First, If you are a native English speaker, check your grammar. It's pretty bad. If you are not a native English speaker, but deal with native English clients regularly, you may want to have a friend or someone proofread some emails/communications.
As you have it, but proofread a bit:
Back in 2015, you wanted to sell the full version for desktop and only distribute a 'light' version for iOS. It was the cost of creating a new application for desktop which seemed to make you switch both versions to iOS. Unfortunately, it's simply not fair for me to complete the extra work of a desktop version, when we agreed I was to be responsible for only the 'light' or iOS version. While I understand your focus has shifted to a mobile application, my fees have not been updated. The project requirements have changed, but my compensation has not. My quote was a fixed price and based upon the information I was presented at the time. I hope you understand that I can't work on a project forever with a limited fixed quote based upon original scope requirements.
As I'd write it....
In 2015, I was approached to create a 'light' version of the application which was to be distributed for iOS. It was understood that a desktop version was not part of the project scope. It seems you are now asking for both an iOS version and a desktop version. Creating multiple versions of the application entails additional work and therefore additional compensation. The project requirements have changed. My previous quote was a fixed fee based upon the information I was presented at that time. As requirements change, it should not be a surprise that there will be additional fees to support additional requirements.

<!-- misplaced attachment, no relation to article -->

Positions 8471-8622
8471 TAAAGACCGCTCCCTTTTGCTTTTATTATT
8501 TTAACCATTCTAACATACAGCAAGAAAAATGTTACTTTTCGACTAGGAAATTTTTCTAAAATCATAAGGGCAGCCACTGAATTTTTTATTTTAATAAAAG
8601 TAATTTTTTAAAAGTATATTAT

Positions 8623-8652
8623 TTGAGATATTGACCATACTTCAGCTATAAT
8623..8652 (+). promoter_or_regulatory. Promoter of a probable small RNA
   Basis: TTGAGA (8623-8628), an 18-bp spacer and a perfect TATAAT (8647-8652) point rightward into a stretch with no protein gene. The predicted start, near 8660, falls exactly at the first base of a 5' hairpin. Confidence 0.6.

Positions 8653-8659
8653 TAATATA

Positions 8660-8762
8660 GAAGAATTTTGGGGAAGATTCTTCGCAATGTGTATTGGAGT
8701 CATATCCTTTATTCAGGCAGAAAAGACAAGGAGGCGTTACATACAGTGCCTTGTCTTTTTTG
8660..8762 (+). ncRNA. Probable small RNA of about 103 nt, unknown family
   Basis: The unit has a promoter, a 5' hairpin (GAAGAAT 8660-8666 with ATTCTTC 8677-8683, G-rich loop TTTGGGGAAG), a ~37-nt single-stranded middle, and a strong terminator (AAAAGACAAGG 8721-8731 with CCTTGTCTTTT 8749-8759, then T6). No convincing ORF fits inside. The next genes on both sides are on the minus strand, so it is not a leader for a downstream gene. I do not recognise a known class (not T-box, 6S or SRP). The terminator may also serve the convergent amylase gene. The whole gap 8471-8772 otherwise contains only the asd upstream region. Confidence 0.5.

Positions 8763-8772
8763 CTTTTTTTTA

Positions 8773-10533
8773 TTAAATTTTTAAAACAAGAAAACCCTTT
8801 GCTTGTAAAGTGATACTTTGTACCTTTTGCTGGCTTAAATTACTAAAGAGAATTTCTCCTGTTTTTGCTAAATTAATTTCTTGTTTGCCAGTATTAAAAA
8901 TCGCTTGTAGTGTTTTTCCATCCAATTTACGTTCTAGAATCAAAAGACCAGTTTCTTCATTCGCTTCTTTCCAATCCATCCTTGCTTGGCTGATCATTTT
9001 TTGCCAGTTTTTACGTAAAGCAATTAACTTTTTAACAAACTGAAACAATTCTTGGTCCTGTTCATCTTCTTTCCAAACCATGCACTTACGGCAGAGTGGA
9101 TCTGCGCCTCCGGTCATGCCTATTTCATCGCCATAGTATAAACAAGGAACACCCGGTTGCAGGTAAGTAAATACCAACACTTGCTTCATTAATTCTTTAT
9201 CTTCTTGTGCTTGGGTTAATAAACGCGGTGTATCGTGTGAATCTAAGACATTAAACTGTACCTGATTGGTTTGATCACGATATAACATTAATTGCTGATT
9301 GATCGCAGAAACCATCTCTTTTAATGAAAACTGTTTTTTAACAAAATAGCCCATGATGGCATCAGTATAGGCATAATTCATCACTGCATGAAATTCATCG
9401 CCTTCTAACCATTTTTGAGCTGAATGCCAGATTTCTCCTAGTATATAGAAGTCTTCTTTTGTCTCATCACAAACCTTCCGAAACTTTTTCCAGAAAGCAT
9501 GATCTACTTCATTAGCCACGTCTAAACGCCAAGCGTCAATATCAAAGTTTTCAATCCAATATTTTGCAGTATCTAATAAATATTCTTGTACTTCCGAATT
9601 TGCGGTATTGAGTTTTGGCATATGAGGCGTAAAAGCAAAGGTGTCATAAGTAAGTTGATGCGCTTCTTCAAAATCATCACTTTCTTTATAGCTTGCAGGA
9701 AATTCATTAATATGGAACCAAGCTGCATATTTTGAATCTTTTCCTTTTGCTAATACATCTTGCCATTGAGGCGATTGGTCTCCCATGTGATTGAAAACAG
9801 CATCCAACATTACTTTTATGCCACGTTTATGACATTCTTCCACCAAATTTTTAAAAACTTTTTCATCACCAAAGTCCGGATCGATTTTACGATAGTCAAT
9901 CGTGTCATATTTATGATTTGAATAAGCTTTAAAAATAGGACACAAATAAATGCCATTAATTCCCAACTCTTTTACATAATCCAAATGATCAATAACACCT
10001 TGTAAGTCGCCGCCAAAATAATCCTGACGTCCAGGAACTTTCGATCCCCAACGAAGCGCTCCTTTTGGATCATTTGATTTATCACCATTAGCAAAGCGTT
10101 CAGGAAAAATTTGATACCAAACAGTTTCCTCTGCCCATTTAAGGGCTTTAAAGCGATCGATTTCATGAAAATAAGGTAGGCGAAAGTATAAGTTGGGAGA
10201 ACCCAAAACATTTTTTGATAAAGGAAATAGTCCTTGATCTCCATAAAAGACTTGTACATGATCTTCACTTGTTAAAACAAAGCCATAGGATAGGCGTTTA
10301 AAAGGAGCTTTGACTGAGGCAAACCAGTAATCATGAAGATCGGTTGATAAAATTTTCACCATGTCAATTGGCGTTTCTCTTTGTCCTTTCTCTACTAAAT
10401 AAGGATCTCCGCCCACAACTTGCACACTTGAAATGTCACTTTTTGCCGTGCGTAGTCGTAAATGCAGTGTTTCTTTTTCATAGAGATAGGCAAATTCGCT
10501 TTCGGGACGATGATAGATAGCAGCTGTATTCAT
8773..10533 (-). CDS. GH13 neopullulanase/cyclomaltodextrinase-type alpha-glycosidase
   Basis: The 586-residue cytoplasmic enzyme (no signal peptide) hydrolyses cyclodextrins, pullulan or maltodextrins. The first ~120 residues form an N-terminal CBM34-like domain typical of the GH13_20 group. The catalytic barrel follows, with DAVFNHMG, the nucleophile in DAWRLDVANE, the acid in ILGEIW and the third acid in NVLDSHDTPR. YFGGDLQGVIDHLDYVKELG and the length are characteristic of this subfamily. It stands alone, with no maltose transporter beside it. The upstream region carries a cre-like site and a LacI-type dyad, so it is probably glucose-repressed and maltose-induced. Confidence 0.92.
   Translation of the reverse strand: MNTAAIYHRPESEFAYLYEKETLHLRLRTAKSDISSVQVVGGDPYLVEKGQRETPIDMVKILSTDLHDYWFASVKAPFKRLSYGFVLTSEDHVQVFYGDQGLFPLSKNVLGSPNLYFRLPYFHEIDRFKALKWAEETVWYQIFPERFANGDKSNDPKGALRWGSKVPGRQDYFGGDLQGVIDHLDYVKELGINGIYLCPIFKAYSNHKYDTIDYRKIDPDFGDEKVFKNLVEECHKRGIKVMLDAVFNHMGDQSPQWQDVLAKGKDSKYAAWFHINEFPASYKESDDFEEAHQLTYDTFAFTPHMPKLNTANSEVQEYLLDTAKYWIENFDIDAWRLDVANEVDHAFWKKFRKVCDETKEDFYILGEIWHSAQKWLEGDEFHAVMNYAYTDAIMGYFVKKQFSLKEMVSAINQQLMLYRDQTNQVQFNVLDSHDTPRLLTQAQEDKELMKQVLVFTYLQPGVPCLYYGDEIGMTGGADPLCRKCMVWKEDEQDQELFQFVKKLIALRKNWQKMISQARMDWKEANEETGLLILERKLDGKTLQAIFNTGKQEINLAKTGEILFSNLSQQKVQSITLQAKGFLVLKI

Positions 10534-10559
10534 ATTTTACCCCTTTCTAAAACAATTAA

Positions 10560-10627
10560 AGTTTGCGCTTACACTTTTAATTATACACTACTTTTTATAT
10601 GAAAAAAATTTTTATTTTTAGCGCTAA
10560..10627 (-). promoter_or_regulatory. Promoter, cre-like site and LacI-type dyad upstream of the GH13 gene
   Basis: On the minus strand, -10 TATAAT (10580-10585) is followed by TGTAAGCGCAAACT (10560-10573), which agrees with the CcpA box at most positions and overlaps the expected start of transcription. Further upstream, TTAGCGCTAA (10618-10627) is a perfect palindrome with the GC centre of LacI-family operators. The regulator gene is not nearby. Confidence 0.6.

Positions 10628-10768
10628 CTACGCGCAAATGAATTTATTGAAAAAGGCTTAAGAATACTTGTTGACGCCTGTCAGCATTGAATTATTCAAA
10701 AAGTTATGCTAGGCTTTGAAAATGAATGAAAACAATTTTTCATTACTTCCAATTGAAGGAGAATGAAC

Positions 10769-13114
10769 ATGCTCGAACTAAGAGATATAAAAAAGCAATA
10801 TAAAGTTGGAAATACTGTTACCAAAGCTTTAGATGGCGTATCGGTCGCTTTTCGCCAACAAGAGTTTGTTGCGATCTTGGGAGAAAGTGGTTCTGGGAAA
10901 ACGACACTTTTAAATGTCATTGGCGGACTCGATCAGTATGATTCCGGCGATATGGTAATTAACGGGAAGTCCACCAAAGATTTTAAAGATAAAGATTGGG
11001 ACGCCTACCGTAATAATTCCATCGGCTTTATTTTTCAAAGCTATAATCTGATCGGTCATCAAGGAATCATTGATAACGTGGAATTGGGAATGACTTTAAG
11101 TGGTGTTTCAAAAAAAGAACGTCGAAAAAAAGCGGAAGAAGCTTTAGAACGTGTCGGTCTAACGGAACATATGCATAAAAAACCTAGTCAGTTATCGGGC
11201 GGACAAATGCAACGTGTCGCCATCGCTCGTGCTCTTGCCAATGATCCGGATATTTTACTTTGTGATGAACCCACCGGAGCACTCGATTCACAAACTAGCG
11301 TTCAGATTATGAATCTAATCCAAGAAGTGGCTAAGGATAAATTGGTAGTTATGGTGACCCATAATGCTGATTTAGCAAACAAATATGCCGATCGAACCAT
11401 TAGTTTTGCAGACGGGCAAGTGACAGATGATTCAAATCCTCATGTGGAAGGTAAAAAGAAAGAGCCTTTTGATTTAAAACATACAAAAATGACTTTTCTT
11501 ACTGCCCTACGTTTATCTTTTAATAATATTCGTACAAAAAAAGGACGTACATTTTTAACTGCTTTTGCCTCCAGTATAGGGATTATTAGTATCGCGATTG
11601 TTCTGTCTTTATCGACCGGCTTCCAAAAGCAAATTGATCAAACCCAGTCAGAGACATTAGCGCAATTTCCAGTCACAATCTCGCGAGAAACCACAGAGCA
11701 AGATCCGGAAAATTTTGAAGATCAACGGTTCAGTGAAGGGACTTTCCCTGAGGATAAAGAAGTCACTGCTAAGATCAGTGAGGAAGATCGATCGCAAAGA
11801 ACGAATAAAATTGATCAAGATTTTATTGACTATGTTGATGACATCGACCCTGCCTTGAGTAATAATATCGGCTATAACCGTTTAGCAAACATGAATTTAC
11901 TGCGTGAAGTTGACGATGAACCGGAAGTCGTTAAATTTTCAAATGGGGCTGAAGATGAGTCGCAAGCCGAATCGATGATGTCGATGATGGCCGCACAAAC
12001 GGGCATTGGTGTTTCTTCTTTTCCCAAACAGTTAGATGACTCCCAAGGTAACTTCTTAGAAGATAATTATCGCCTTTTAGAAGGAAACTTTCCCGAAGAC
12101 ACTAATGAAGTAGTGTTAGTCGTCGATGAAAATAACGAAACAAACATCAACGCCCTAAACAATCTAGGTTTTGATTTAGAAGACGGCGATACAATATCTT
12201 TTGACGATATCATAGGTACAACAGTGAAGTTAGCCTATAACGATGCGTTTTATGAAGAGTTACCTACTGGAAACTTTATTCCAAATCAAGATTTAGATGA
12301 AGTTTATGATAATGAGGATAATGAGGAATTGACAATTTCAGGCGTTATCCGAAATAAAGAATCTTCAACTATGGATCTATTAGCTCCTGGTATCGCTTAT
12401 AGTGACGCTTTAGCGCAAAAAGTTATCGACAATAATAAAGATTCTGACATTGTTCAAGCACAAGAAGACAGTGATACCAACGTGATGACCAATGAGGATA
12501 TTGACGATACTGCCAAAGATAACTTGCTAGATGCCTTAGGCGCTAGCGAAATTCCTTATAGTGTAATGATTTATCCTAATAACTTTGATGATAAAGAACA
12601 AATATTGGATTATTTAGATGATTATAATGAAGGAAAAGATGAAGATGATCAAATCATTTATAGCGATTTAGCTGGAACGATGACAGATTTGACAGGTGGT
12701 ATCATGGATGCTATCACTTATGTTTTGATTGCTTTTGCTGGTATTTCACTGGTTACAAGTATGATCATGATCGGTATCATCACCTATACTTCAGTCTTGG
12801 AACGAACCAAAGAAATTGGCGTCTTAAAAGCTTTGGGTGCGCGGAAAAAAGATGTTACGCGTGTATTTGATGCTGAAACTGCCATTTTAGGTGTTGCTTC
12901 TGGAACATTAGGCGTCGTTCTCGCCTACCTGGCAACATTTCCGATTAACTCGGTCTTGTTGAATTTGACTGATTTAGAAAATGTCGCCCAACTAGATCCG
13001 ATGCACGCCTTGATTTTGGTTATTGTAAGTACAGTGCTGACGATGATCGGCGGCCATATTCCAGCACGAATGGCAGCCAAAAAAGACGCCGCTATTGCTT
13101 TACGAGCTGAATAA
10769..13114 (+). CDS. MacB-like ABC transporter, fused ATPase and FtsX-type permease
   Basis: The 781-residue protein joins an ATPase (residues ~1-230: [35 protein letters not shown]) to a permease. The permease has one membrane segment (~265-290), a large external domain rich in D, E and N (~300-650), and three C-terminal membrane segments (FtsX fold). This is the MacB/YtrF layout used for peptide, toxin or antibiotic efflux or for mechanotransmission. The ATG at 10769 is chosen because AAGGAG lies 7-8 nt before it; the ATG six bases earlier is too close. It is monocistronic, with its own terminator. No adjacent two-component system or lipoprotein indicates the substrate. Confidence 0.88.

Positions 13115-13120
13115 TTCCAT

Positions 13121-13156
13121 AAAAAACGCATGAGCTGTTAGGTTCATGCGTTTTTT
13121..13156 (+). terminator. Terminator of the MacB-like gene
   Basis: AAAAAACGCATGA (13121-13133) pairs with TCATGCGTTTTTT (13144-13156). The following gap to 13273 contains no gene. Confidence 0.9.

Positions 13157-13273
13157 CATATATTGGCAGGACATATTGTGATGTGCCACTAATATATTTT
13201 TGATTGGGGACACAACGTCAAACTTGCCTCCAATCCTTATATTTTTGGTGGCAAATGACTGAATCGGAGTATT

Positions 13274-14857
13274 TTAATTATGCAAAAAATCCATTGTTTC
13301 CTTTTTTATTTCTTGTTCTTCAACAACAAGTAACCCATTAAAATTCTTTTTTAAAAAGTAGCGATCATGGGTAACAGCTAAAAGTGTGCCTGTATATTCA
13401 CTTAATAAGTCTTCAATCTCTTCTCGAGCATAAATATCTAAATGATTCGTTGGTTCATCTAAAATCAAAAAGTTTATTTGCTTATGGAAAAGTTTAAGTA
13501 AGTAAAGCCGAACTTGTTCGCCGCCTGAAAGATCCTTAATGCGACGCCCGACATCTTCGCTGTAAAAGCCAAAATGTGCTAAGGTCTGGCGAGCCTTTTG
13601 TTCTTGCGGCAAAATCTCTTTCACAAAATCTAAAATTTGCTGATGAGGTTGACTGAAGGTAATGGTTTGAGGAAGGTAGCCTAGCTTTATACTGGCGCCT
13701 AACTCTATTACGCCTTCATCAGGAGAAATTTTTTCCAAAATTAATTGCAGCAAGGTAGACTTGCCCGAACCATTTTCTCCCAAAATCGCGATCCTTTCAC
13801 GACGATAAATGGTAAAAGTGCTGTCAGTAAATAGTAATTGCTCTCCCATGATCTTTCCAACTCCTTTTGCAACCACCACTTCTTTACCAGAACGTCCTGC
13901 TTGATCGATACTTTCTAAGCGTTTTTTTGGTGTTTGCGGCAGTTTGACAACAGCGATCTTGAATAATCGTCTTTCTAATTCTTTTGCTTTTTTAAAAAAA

For the record, any quote or estimate I provide has a limited time frame stated in/on it. Such as "Valid for 30 days". Any business returning to you 2-3 years later and expecting you to honor an estimate is kidding themselves and trying to take advantage of you. I have never heard of any estimate or quote being honored by any business past 90 days, much less a year or more. If your estimates/quotes do not currently have a deadline date to them, add one immediately. Otherwise, you may continually run into this problem.
Some unspoken tips for "more professional" communication...
Avoid communications where you explain what they are thinking or feeling, i.e. "that made you switch
ed both" or "back when we were still thinking" -- speculating on what people think or feel tends to lead to arguments. Stick to just facts, nothing more.
Avoid stating anything about how you feel.... i.e. "simply not fair for me" or "I hope you understand" -- Comments which allude to your emotions generally do one of two things - either they show the client you are uncertain and they may be able to bully you into what they want. Or, they convey a sense of uncertainty and the client may lose faith in your abilities. Your emotions, especially unsavory emotions, should never be conveyed to a client, especially in written communication. Over the phone, it's difficult to not convey emotions. But in general the less emotional you appear to be, the better your client relations will become.